When or if something goes wrong with AI technology where should accountability lie? Should it be with the developer, the owner of the technology or with the end user?

Most modern AI systems (with their layers of interconnected nodes that are designed to process and transform data in a hierarchical manner) prevent anyone from establishing the exact reasoning behind a system’s decisions or predictions. Unfortunately, this makes it almost impossible to assign legal responsibility when errors are caused by the system or in the event of an accident.

Unease about AI in defence

The increasing use of autonomous/unmanned vehicles (i.e. Drones) in both commercial and military settings, has led to a heated debate as to how legislation is going to keep up with the rapid advances in technology we are seeing, and the ethical implications of their use by the military.

The delegation of tasks or decisions to AI systems could lead to a ‘responsibility gap’ between systems that make decisions or recommendations and the human operators who are responsible for them. Crimes may go unpunished, and we may eventually find that the structure of the laws of war, along with their deterrent value, will be significantly weakened if lawmakers cannot reach an agreement on some form of universal legislation.

Bias and discrimination

Despite all the media hype, we are nowhere near a world in which AI is thinking and making decisions completely of its own accord. The current reality is that AI systems are only as good as the data they are trained with. Whilst machine learning offers the ability to create incredibly powerful AI tools, it is not immune to bad data or human tampering for example incomplete or flawed training data, limitations with technology, or simply usage by bad actors. It’s also all too easy to embed unconscious biases into decision-making, and without legislation to address how these biases can be avoided or mitigated, there is a risk that AI systems will perpetuate discrimination or unequal treatment.

How can these issues be alleviated? Industry experts have been looking at the idea of an ‘ethics by design’ approach to developing AI. This means considering questions such as: Could legal responsibility be moved up the chain to the developer? Should there be rules of development as well as rules of engagement?

Where do we go from here?

In 2021, the European Commission proposed the first-ever legal framework on AI, which addresses the risks of Artificial Intelligence. The proposed regulation aims to establish harmonised rules for the development, deployment, and use of AI systems in the European Union. It outlines a legal framework which proposes a risk-based approach that separates AI into four categories: unacceptable risk, high risk, limited risk and minimal risk. Each category is subject to different levels of regulatory scrutiny and compliance requirements.

This innovative new framework led to the 2022 proposal for an ‘AI Liability Directive’, which aims to address the specific difficulties of legal proof and accountability linked to AI. At this stage the directive is no more than a concept, however, it offers a glimmer of hope to legal professionals and victims of AI-induced harm, by introducing two primary safeguards:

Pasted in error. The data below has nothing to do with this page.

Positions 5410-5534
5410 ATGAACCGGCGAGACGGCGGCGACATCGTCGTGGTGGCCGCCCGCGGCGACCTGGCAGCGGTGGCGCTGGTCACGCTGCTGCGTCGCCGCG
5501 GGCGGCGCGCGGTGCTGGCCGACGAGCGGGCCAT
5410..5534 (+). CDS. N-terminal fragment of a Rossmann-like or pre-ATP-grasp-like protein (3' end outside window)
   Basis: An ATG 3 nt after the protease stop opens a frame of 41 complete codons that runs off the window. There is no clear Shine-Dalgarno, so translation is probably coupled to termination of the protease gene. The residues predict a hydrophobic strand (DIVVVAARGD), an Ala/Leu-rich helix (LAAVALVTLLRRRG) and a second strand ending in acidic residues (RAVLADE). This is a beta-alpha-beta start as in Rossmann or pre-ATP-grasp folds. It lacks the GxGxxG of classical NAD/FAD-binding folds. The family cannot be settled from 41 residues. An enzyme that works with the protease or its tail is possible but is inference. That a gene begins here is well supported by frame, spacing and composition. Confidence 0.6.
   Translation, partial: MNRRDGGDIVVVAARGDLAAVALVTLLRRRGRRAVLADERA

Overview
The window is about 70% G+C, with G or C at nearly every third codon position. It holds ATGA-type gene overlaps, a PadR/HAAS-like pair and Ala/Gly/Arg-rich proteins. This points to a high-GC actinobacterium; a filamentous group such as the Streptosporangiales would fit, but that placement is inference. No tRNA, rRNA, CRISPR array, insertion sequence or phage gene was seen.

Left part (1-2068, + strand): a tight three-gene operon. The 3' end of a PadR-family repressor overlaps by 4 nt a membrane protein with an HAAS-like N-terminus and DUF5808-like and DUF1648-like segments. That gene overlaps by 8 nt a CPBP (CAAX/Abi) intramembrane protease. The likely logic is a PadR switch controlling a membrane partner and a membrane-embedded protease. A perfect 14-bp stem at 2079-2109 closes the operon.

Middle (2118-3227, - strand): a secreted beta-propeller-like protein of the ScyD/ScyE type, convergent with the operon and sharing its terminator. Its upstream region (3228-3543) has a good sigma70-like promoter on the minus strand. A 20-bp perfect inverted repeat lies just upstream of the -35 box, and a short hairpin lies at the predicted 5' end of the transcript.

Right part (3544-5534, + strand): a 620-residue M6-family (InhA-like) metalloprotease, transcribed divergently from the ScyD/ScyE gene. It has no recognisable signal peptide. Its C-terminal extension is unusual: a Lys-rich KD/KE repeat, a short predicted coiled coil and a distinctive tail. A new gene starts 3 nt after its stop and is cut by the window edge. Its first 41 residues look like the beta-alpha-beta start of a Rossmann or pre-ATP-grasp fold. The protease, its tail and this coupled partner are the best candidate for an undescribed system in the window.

1. Presumption of Causality: If a victim can show someone was at fault for not complying with relevant obligations, and that there is a likely causal link with the AI’s performance, then the court can presume that this non-compliance caused the damage.

2. Access to Relevant Evidence: Allows victims of AI-related damage to request the court to disclose information about high-risk AI systems. This should help in identifying the person/persons that may be held liable and potentially provide insights into what went wrong.

You might take the view that this new conceptual legislation won’t be able to solve all the legal issues. However, it’s a step in the right direction.

There are also policy papers, for example, the US Department of Defence Responsible Artificial Intelligence Strategy and Implementation Pathway 2022 and UK 2022 Artificial Intelligence (AI) Strategy.

These documents provide important guidance to tech developers and their military end users, on adhering to international law and upholding ethical principles in the development and use of AI technology across defence. They present opportunities for data scientists, engineers and manufacturers to consider using ‘ethics by design’ approaches when creating new AI technology. The aim: is to align the development, with the related legal and regulatory frameworks, thus ensuring that AI and autonomous systems are developed and deployed in defence in ways that are safe, effective, and consistent with both legal and ethical standards.

About the author

Yasmin Underwood

Yasmin Underwood is a defence consultant at Araby Consulting and a member of the National Association of Licensed Paralegals (NALP), a non-profit membership body and the only paralegal body that is recognised as an awarding organisation by Ofqual (the regulator of qualifications in England). Through its Centres around the country, accredited and recognised professional paralegal qualifications are offered for those looking for a career as a paralegal professional.

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